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How to Finance Your Retail Business: 5 Options to Consider


You have a dream to run a retail business. By now, you’ve probably run some rough numbers and realised there’s a pretty chunky upfront cost to opening a shop and bringing it to the point of profitability. 

You may be in the position where a retail store is the next step in an existing business, and is one you can afford to take without external help. Or you may be able (and willing) to fund your new venture from your own savings. Otherwise, it’s going to be a case of bringing in extra funds, either via loans or investments. In this post, we’ll explore some of your options when it comes to financing your retail business.

How to finance a retail business: 

  1. Self-funding 
  2. Government business loans
  3. Loans from commercial lenders
  4. Crowdfunding
  5. Bringing in investors

 🚨Quick note: This guide is intended to offer a side-by-side look at some of the ways you can finance your retail business, but it’s not a substitute for professional financial or legal advice, which you should always seek out if unsure. The information we’ve included is, to the best of our knowledge, correct at the time of writing, but always double check current rates, figures, and terms. 


1. Self-funding your retail business 

Whether it’s through preference or lack of other options, saving up to self-finance your retail business may be the best option available.  

Jayne owns and runs Dragonfly, a gift shop in Bromsgrove, UK, struggled to get external funding — so she took matters into her own hands: 


Jayne was able to self-fund her store, the Dragonfly in Bromsgrove, UK

“I tried to get funding but was blocked at every turn. So I rolled up my sleeves and got creative. I built or adapted what I needed.”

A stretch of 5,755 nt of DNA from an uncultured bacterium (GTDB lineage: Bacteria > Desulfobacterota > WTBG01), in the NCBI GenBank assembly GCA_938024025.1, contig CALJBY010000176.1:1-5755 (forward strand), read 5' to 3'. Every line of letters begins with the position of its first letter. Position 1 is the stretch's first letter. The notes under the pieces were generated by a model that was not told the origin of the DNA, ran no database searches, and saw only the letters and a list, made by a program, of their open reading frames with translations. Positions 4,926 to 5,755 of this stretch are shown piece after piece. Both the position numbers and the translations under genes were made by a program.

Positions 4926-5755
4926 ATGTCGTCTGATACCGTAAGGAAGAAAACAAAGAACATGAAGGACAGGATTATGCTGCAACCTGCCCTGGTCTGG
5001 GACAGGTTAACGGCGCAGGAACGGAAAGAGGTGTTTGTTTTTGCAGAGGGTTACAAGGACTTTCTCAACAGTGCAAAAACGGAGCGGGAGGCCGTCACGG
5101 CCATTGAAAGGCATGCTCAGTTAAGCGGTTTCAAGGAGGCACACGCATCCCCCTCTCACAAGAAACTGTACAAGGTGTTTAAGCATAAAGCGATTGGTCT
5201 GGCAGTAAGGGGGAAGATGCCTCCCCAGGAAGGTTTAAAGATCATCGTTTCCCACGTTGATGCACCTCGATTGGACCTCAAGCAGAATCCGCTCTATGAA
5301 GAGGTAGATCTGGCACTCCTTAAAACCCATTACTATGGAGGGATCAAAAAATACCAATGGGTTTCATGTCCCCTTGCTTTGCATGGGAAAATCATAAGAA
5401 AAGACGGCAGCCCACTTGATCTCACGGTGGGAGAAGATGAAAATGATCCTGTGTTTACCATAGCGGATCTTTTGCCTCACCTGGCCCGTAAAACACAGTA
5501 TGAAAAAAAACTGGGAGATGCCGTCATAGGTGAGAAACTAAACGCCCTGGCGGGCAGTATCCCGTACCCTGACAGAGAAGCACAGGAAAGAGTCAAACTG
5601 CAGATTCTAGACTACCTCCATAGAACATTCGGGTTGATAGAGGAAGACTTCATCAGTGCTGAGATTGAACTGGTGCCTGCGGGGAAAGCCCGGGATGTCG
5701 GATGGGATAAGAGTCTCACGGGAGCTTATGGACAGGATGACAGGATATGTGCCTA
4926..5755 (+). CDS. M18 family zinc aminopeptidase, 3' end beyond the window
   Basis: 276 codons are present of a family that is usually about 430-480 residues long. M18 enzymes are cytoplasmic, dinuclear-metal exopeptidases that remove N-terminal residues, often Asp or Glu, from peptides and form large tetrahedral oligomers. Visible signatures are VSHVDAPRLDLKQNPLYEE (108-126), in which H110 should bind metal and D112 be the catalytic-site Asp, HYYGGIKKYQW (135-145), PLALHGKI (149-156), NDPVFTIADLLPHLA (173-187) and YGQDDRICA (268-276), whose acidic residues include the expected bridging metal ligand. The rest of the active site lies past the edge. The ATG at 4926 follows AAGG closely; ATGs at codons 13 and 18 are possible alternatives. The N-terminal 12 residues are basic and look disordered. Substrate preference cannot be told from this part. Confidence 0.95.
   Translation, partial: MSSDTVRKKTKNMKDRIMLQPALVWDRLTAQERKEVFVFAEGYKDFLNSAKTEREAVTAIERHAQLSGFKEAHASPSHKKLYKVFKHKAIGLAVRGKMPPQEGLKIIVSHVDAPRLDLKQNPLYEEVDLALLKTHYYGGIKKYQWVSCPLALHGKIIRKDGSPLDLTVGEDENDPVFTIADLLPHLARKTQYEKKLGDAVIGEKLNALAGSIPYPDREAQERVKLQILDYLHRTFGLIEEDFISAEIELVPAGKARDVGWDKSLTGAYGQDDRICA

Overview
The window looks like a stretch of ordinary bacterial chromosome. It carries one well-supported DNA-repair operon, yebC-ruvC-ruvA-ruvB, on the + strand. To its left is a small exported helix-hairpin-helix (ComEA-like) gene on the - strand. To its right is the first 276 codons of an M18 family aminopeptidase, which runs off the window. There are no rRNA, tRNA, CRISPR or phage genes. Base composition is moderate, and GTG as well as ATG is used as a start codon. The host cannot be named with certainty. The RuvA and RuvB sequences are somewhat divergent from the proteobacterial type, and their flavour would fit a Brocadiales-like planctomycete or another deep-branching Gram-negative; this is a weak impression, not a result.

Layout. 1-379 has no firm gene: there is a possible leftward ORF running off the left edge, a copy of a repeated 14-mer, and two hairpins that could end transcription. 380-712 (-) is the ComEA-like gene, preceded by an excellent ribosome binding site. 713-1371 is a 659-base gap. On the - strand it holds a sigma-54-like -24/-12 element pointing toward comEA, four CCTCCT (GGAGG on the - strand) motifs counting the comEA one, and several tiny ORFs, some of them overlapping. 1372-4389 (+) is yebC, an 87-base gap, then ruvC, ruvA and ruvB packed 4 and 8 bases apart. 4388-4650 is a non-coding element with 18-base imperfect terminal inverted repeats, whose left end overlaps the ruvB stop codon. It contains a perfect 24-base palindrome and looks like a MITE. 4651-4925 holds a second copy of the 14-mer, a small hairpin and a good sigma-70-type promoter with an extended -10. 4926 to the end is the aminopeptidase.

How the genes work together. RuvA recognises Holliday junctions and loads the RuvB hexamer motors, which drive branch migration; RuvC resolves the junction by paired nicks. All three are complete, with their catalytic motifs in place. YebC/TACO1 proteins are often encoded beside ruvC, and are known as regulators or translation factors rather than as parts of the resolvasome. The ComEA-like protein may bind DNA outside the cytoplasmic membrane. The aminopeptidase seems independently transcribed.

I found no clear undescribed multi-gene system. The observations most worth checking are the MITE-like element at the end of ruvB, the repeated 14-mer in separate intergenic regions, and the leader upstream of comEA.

She saved up a few months’ rent and was able to rent the space out to others, which helped her cover what was needed in those all-important few months. 


How much should you have ready to go? 

It’s so hard to say with conviction how much you should save before starting your own retail business (if you want to self fund the whole thing). 

You’ll need money to cover your start up costs, so the cost of getting your shop to open day. If you read our guide to opening a shop, you’ll see this can vary enormously — but is likely to be several thousands of pounds. 

Beyond this, refer back to your business plan. Taking start up costs out of the equation, consider your ‘worst’ case scenario. With this outcome, at what point would you become profitable? And how much would you need to get your shop to that point? And how much would you need personally to cover you until then?

Add this to your start up costs, and aim to have this saved before opening. 

💡 Good to know: Cash flow is hard to smooth out in a retail business. Not only do you need to pay your big fixed costs (like rent) in advance, you’ll also need to fork out for stock long before you’ve had a chance to sell it… 

👋 CREOATE can help here. Over 6,500 independent brands sell wholesale through CREOATE, and we offer 60-day payment terms. This means you can get ahead of your cash flow, and sell stock before you have to pay for it. You also have 60 days to return anything that doesn’t sell. 


2. Government business loans

The UK government has two schemes available to help new businesses get off the ground, or existing ones expand their operations.


For brand new businesses: Start Up Loan

👉 At a glance: 

  • Available to new UK businesses only
  • Borrow £500 - £25,000
  • Government-backed finance
  • Repayment period of 1-5 years
  • 6% interest
  • Support available for writing your business plan 
  • Up to 12 months ‘mentorship’ included 


For expanding businesses: Recovery loan

👉 At a glance: 

  • Businesses already operating and looking to expand
  • Borrow £25,001- £2 million
  • Provided by approved lenders, but the UK Government guarantees 70% of it
  • Repayment period of 3-6 years (depending on type of finance)
  • Interest depends on provider and plan 

The name ‘Recovery’ is a confusing leftover from pandemic support. Recovery loans are actually only available to businesses that are ‘viable’ and ‘not in difficulty’. 

An entrepreneurial economy with lots of small business owners is something most countries strive for, as it makes the most economic sense. 

Keep this in mind when applying for business loans. Rather than being some kind of intimidating Dragon’s Den scenario, everyone’s on the same team. Nobody’s trying to trip you up, but they do need to run due diligence to check they’re lending responsibly, and are likely to get their money back. In short, ‘loan’ doesn’t need to be a scary word.